3. Improving security, for people and money. The first benefit: the new system avoids the problems that arose when people lost their entitlement slips. And the second: rolling out ATMs2 in the regions is gradually allowing us to stop civil servants from having to travel around the country to pay recipients: making it much safer for people and for money. In addition, there was a complex security process involved in issuing the 50,000 entitlement vouchers every month, to avoid counterfeiting. Electronic payments ensure that transactions are totally secure.

4. Moving towards an environmentally-friendly, zero paper system. The Treasury is faced with the challenge of archiving these documents processed every month on a 30 years timeframe, which represents a considerable amount of paper. Now we have a system that simplifies the administrative procedures involved and will gradually get rid of paper documents altogether: making it very environmentally friendly.

5. Ensuring modernity and performance. Above all, the new system will smooth the country’s cashflow, as withdrawals happen gradually over the course of the whole month. And finally, the Treasury will have more information about what withdrawals have been made, and sums left in the various accounts, which will eventually enable it to offer more carefully targeted services.

Do you already have other projects in the pipeline?
First of all, we are extending the roll-out of ATMs across the whole country, and we will equip offices that are not connected to the system with GSM electronic payment terminals, depending on the network coverage that the telecoms operators are able to provide across the country: tests are in progress at the moment.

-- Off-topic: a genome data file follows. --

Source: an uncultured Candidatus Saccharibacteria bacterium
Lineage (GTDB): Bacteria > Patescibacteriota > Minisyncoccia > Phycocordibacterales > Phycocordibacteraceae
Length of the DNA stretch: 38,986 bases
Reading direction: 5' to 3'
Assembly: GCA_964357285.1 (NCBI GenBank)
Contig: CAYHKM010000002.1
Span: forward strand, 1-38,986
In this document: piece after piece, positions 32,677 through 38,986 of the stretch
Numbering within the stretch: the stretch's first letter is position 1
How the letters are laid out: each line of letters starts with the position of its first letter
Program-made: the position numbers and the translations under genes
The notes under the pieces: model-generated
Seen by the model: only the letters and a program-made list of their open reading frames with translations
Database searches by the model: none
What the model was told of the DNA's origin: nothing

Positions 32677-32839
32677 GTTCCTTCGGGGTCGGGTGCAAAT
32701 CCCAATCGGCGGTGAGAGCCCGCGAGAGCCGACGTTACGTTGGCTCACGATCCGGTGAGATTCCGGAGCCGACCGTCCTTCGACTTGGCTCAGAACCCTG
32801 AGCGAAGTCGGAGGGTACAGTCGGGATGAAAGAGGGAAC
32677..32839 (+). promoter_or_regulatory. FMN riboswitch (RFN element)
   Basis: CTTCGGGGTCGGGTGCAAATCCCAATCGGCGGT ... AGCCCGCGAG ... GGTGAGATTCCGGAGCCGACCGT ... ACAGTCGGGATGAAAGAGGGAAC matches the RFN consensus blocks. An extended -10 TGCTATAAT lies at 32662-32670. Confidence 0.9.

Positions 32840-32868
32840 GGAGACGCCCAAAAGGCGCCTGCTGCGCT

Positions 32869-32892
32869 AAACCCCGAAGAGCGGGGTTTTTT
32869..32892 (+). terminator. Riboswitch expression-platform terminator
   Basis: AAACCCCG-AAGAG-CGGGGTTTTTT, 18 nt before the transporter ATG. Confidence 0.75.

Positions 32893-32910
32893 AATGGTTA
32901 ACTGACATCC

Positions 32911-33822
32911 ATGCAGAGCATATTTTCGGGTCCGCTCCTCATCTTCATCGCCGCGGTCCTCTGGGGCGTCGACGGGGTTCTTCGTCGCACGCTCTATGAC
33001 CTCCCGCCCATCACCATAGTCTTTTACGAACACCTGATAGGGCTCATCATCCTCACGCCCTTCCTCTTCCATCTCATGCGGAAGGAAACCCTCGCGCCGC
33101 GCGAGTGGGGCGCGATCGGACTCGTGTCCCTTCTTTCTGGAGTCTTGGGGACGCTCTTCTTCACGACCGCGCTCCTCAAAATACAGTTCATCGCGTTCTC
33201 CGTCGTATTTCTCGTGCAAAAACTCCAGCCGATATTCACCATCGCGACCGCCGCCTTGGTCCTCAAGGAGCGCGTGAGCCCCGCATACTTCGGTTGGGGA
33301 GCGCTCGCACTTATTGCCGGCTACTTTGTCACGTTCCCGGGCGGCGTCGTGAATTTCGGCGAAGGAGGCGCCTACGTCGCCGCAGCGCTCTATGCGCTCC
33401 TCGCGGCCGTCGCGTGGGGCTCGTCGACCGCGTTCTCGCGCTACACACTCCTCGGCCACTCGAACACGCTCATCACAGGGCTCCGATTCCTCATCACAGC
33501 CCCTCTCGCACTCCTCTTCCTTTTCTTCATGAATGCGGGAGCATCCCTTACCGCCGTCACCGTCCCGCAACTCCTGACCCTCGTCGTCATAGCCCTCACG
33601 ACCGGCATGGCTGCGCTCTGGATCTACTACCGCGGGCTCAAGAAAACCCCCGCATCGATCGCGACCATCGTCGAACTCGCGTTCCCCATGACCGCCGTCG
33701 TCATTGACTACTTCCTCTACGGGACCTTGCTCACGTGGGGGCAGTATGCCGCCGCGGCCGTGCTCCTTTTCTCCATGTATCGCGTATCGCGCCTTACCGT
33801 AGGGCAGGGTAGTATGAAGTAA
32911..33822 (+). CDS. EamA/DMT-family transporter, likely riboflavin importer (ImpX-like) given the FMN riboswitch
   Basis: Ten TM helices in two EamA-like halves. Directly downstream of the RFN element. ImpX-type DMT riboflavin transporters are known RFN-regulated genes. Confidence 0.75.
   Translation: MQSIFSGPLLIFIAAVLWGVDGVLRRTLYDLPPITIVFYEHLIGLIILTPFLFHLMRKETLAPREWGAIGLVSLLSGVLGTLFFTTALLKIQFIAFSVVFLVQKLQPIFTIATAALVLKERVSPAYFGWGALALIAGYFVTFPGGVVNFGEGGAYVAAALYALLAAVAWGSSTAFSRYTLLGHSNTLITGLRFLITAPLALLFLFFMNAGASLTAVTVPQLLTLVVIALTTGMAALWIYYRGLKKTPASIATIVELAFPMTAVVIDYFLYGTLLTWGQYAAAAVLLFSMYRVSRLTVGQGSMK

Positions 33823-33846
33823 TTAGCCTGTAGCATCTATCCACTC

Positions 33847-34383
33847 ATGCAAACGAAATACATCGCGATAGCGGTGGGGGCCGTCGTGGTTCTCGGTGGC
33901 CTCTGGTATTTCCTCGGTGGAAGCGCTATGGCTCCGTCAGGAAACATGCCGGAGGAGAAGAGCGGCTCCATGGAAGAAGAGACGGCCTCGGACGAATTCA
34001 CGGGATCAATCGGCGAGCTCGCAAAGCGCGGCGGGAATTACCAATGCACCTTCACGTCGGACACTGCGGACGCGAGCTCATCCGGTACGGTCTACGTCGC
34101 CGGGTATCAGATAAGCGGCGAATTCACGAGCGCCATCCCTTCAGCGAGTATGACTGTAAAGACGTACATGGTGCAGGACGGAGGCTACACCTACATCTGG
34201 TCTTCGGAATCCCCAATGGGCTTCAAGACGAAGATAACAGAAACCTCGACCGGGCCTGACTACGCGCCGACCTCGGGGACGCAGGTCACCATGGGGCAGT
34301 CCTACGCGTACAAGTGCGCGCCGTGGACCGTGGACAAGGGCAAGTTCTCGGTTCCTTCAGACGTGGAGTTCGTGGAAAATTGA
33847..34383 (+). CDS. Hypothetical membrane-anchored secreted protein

We will be equipping the ATMs with digital fingerprint readers, avoiding the need to enter PIN numbers which causes problems for some groups of people, especially pensioners.
We are also planning to issue certain civil servants (credit administrators) with payment cards for small amounts of expenses such as buying gas or small items of office supplies, to avoid them having to pay in cash.
Finally, we are looking ahead to the implementation of a sub-regional inter-banking system, with the SMAC (Système monétique d’Afrique Centrale – Central African Payments System) project, which will manage all interbank transactions. This will enable banks to extend their operations at minimum cost, by benefiting from the infrastructures that the Treasury has put in place.

Bull is the prime contractor and systems integrator on this project. How has it gone?
We are very pleased with Bull’s solution and integration services, and with the technical expertise of its teams. We issued the invitation to tender at the end of 2006. Seven candidates responded to it. We very quickly narrowed this down to two, one of them Bull, who we finally appointed at the end of April 2007. Bull has a long-term presence in our country and a good reputation here. The company’s teams immediately started got down to work with enthusiasm on our project, and brought in their specialists based in the Ivory Coast, France and China to help. We were able to visit Banque Atlantique, who already used MONEDIA. Our own system went live in early 2008.
Bull provided us with a comprehensive solution, including:

  • Hardware infrastructure based around a NovaScale cluster to guarantee high availability
  • Its MONEDIA turnkey payments systems solution, which features the most up-to-date technologies, to EMV specifications to ensure future compatibility with banking systems, and provides end-to-end secure processing using Crypt2Pay, Bull’s high performance encryption tool
  • Smart cards, personalized here in Gabon with a photo and ID information, so the holder leaves with his or her card already activated.

And we benefit from its local support in Gabon, something that was very important to us; close local proximity is really valuable in a project of this kind.

1 EMV : Europay – Mastercard – Visa
2 ATM : Automatic Teller Machine